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Researchers Infiltrate and 'Pollute' Storm Botnet

CmdrTaco posted more than 6 years ago | from the i'm-infiltrating-see-yeah dept.

Security 261

ancientribe writes "Dark Reading reports that a group of European researchers has found a way to disrupt the massive Storm botnet by infiltrating it and injecting "polluted" content into it to disrupt communication among the bots and their controlling hosts. Other researchers have historically shied way from this controversial method because they don't "want to mess with other peoples' PCs by injecting commands," said one botnet expert quoted in the article.

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It's not Really... (5, Insightful)

cromar (1103585) | more than 6 years ago | (#23184714)

It's not really messing with other people so much as preventing them from messing with tons of other infected hosts. Seriously, this is no moral question. "Poisoning" Storm is nothing but a good idea.

Re:It's not Really... (2, Insightful)

Charred Shaman (1162963) | more than 6 years ago | (#23184768)

Yeah, It's the botnet equivalent of counter-espionage. Really one for the good guys here.

Re:It's not Really... (5, Insightful)

idontgno (624372) | more than 6 years ago | (#23186014)

Yeah, It's the botnet equivalent of counter-espionage. Really one for the good guys here.

Well, possibly, but I think the moral conundrum isn't about attacking the botnet itself, but about the owners of the computers the botnet is unwittingly hosted on. All this "poisoning" activity affects the zombied PCs, after all.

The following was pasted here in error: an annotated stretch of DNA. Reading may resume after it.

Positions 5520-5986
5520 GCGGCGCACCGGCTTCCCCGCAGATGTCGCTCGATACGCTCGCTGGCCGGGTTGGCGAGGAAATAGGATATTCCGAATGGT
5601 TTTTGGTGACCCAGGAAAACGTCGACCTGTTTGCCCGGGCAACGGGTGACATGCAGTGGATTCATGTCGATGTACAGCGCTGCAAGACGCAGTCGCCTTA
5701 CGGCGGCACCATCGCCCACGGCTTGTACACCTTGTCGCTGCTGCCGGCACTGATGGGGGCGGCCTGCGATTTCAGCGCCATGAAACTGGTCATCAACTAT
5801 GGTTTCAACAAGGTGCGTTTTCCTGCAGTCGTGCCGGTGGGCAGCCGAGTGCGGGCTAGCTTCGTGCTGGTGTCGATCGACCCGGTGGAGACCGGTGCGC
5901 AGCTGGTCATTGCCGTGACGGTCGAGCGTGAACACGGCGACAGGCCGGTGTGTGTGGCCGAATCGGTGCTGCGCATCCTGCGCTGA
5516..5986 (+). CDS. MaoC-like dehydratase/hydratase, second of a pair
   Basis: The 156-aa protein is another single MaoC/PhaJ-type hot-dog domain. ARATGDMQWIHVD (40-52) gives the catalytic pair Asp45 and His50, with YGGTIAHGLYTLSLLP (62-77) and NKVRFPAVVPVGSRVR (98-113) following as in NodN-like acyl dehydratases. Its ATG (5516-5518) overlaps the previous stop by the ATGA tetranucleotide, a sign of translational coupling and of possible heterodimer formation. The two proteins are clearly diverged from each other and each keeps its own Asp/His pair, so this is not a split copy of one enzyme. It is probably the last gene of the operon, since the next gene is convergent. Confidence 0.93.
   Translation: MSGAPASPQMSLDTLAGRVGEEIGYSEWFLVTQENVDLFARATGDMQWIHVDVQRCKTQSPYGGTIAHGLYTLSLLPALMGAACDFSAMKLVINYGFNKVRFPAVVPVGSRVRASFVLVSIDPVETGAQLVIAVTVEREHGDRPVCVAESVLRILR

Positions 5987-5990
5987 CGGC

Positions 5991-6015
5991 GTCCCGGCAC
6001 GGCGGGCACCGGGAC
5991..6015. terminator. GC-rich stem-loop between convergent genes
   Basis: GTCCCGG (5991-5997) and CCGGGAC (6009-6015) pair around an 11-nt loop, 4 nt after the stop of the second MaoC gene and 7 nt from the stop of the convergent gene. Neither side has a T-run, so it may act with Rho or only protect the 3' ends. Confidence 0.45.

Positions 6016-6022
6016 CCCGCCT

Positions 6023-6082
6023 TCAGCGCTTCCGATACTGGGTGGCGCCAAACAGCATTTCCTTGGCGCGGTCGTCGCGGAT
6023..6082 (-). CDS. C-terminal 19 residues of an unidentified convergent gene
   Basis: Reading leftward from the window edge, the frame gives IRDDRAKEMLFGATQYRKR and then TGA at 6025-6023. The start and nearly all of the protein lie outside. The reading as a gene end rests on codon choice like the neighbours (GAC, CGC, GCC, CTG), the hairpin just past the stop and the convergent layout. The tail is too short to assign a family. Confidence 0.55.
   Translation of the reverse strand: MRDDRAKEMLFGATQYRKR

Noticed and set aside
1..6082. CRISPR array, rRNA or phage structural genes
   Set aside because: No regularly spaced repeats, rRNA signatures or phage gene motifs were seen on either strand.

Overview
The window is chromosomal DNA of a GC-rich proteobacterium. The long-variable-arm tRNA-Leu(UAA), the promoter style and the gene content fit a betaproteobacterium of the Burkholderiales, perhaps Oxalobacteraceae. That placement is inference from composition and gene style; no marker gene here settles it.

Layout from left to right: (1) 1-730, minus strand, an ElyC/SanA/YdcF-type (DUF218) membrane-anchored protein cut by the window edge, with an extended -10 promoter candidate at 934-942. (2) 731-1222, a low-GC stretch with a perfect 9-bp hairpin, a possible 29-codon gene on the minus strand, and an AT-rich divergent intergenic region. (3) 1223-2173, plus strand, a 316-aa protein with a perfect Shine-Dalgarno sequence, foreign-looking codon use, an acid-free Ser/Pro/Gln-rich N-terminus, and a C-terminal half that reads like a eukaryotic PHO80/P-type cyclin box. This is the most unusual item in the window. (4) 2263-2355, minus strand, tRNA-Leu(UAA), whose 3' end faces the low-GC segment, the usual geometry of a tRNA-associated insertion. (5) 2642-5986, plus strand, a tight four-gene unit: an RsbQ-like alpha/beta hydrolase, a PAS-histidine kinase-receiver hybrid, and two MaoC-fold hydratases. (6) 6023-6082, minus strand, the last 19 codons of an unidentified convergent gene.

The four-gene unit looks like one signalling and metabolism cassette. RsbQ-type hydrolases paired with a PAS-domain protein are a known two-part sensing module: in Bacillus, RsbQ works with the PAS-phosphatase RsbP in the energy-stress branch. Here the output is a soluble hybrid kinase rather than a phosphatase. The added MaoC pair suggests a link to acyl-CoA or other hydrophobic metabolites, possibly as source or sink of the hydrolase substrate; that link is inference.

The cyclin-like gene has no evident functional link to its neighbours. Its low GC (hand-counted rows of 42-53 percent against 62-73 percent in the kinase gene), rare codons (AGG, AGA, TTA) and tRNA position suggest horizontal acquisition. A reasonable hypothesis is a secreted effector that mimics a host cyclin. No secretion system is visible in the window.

To use a (non-car) analogy: Germany invaded Belgium in WWII. That was morally bad. Later, the allies counter-invaded Belgium. That was morally good. But the battles involved in both invasions weren't particularly great for Belgians.

Wow, Godwin in 2 posts... (5, Funny)

PRMan (959735) | more than 6 years ago | (#23186302)

That's got to be some sort of record...

Re:Wow, Godwin in 2 posts... (2, Funny)

Daimanta (1140543) | more than 6 years ago | (#23186442)

Scrap an I in WWII and youa re all set for a non Godwin post ;)

It was morally "good" -- from our perspective... (4, Insightful)

CFD339 (795926) | more than 6 years ago | (#23186472)

..because we won. History is written by the victors of course. Don't misunderstand me -- nothing could make me defend the German army's actions (or those of many of its citizens at the time). I'm only saying that had we lost that war, a different history might look upon the "re-invasion" of Belgium as a war crime.

Re:It's not Really... (5, Insightful)

moderatorrater (1095745) | more than 6 years ago | (#23184812)

Seriously, this is no moral question. "Poisoning" Storm is nothing but a good idea.